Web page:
Feedyards say cattle weight loss caused by blizzard is the biggest economic hit
May 12, 2017
The numbers of cattle lost to last week's blizzard that bore down upon southeastern Colorado, southwest Kansas, and parts of Oklahoma and Texas are still being tallied. With some cattle drifting with the storm some 20 miles, the sorting continues.
Lee Reeve, co-owner of Reeve Cattle Co. in Garden City, Kan., said the storm blew through rather quickly with the lion's share of the drifts melting within a week. Reeve, the president-elect of the Kansas Livestock Association, anticipates that the hardest hits will come in the form of cattle weight losses.
After a few inches of rain, the snow began and continued throughout the night. It's difficult to estimate snowfall amounts with the drifts but Reeve said the area received around 12-15 inches and up to 30 inches in some areas. Electricity losses proved to present a host of challenges as people needed to water cattle.
As late as it was, it came in with a vengeance and left about that fast," he said. "There's probably not a tree in Garden City that doesn't have a broken branch."
“Usually a one-day event doesn’t devastate you. It’s the two and three days that get you. Even Sunday evening, once the snow quit
— remember it was so heavy and it wasn’t blowing around
— the cattle were all at the bunks eating. They were hungry.”
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Reeve's feed yard lost electricity for about 24 hours, as did many of the surrounding yards and homes. A number of power poles also lay broken, forcing linemen crews to work long hours to replace them.
"The death loss was fairly light," he said. "We didn't lose a lot of cattle but we all think 20, 30, or even 40 pounds of weight during that storm."
Lighter cattle, he said, will likely regain some of the losses given the longer number of days remaining on feed prior to their end point.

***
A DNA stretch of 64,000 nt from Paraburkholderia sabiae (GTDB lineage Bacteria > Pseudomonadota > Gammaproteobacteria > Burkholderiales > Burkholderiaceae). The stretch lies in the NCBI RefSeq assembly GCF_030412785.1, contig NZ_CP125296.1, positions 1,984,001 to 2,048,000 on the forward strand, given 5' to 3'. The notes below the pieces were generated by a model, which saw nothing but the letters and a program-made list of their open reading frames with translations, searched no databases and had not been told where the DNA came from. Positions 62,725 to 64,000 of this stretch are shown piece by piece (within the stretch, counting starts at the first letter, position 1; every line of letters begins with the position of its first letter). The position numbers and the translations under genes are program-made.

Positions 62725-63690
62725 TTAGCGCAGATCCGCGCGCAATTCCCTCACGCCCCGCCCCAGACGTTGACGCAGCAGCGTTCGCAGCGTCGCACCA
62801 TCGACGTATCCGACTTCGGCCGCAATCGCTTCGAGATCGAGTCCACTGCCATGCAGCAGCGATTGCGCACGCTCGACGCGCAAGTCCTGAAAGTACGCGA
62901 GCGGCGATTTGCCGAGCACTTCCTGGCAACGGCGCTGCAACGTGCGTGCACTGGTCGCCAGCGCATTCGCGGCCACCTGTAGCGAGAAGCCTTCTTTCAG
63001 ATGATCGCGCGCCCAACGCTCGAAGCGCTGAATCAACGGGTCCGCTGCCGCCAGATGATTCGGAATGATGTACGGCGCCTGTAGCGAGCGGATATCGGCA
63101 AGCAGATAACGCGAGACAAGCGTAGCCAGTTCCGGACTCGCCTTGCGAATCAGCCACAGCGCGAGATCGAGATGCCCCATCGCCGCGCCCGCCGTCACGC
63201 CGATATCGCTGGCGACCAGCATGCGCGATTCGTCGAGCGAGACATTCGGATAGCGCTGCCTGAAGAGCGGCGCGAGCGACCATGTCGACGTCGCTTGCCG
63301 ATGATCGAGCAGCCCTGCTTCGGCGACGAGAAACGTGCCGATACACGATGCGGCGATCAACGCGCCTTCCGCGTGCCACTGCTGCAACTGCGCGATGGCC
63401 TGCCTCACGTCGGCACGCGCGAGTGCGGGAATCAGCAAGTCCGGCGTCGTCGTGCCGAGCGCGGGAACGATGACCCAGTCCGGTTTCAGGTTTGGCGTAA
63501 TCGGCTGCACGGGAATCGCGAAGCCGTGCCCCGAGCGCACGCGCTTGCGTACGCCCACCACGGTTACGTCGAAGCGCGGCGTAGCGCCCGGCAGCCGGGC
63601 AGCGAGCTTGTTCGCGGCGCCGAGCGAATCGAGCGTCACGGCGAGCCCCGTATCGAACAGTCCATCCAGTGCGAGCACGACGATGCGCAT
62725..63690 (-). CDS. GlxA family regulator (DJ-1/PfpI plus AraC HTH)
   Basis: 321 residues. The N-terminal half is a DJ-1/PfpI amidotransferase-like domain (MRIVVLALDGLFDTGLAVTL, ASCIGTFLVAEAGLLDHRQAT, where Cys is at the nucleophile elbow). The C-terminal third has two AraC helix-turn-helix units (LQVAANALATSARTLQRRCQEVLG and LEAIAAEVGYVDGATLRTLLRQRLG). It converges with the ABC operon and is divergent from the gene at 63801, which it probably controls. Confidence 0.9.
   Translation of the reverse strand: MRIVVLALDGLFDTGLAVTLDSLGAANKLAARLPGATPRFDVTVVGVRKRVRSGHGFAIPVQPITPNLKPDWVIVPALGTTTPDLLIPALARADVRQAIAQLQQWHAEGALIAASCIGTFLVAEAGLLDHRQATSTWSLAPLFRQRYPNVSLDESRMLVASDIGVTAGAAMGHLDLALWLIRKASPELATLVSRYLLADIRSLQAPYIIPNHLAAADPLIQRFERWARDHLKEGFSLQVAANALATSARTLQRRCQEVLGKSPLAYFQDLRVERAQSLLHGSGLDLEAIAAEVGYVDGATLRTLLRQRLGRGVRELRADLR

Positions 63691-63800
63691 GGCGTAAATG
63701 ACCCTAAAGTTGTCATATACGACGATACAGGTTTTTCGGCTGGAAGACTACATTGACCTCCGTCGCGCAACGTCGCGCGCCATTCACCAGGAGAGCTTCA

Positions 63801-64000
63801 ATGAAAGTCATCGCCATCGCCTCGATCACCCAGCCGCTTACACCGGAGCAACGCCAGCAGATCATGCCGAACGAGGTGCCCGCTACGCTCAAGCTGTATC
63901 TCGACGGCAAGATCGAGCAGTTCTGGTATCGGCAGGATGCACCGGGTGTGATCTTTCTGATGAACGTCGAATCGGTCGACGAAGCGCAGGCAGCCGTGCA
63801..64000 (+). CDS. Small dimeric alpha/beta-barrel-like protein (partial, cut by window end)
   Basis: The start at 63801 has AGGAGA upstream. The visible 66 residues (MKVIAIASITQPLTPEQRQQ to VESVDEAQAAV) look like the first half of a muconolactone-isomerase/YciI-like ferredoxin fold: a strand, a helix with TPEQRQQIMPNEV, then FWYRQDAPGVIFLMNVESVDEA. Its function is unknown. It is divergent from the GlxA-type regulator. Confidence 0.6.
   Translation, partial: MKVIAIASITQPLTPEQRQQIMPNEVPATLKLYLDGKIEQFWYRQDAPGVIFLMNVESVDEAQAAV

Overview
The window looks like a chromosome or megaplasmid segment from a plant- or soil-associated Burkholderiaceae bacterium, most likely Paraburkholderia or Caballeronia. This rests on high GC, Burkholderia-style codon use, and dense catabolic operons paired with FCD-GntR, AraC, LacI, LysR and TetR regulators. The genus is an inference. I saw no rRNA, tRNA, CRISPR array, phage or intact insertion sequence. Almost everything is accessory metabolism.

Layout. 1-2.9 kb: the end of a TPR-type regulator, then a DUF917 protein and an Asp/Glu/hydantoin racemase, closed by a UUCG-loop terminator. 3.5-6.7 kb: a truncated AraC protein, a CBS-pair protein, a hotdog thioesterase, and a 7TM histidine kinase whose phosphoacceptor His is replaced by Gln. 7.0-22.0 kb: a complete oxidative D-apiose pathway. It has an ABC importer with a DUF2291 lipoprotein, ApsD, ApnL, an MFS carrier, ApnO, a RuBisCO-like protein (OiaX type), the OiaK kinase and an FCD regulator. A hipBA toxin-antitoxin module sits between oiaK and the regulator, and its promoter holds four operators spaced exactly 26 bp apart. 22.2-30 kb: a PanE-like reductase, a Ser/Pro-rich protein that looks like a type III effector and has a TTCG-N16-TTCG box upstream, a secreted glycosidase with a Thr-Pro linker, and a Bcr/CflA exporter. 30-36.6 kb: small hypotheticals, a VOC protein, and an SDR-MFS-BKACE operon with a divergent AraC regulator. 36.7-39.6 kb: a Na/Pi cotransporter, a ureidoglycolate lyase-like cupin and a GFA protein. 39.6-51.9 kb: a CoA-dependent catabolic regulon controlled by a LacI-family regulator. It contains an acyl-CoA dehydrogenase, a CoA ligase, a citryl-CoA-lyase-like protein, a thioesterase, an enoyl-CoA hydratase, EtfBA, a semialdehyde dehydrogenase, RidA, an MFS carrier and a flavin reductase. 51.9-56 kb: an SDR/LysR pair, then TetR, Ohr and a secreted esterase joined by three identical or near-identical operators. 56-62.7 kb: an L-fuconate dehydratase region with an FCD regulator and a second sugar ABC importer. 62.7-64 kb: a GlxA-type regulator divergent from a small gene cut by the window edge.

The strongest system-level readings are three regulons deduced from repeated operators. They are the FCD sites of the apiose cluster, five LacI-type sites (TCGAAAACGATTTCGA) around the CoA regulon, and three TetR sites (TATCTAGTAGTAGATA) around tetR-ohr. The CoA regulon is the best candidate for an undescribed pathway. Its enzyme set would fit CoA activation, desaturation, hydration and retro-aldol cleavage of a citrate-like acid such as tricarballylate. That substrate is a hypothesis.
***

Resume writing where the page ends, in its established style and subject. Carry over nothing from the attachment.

"But the cattle right here in front of us that we're shipping out now, that weight's gone," he said. "Now, the offset of this is we did have a pretty good surge in the market because of that storm and a variety of other reasons. That helped keep everybody whole in the deal."
No INSURANCE FOR WEIGHT LOSS
Reeve anticipates that the majority of the cattle lost as a result of the storm were insured, making the financial blow slightly softer. However, he said, the weight is gone. Weight is the big economic loss, especially for operations like Reeve's.
"Most people are geared up to push the snow out of the way and keep the cattle fed," he said. "It doesn't devastate the cattle. Cattle are tough and they're kind of used to this."
Keeping the cattle dry and keeping them from having to lay in the mud is key to keeping respiratory problems at bay. Caring for cattle that are already compromised is more challenging than caring for cattle that are otherwise healthy prior to the storm. Getting cattle back on full feed is key to minimizing weight losses.
"Usually a one-day event doesn't devastate you," he said. "It's the two and three days that get you. Even Sunday evening, once the snow quit — remember it was so heavy and it wasn't blowing around — the cattle were all at the bunks eating. They were hungry."
The Reeve's crew did have to resort to an emergency ration that could be loaded only with the loader but once the power was restored, the feed mill was back to business as usual.
With the storm behind them, Reeve and his fellow stockmen are heading into spring with a tremendous amount of moisture.
"The good thing about the storm is it did bring lots and lots of moisture," he said.
Steve Gabel, owner of Magnum Feedyard in Wiggins, Colo., put the losses in perspective with recent prices. With fed cattle trading on May 10 at $1.38 per pound, a 1,300 pound steer is worth $1,794. Assuming an average daily gain of 3.5 pounds per head per day with a 10 percent loss in gain, a producer would lose about 50 cents per head per day in lost gain. Even so, Gabel anticipates more significant losses in gain totaling as high as $2.42 per head, per day.
"It doesn't sound like a lot but if you've got 50,000 cattle on feed and they all suffer that kind of a loss, pretty soon you're talking about some real money," he said.
According to Gabel, had the market remained flat last week and for the next five weeks, then the losses would have been easier to quantify. The loss in base price between the two weeks adds up to an approximate $95 loss.
"Something else to throw into the equation is last week we sold cattle at $1.45," Gabel said. "There's two targets there because not only is there lost animal performance but in the bigger scheme of things, you have to look at what the market has done."
If we're in a time frame in the market when prices are dropping rather than increasing, it makes that loss even more significant," he said. ❖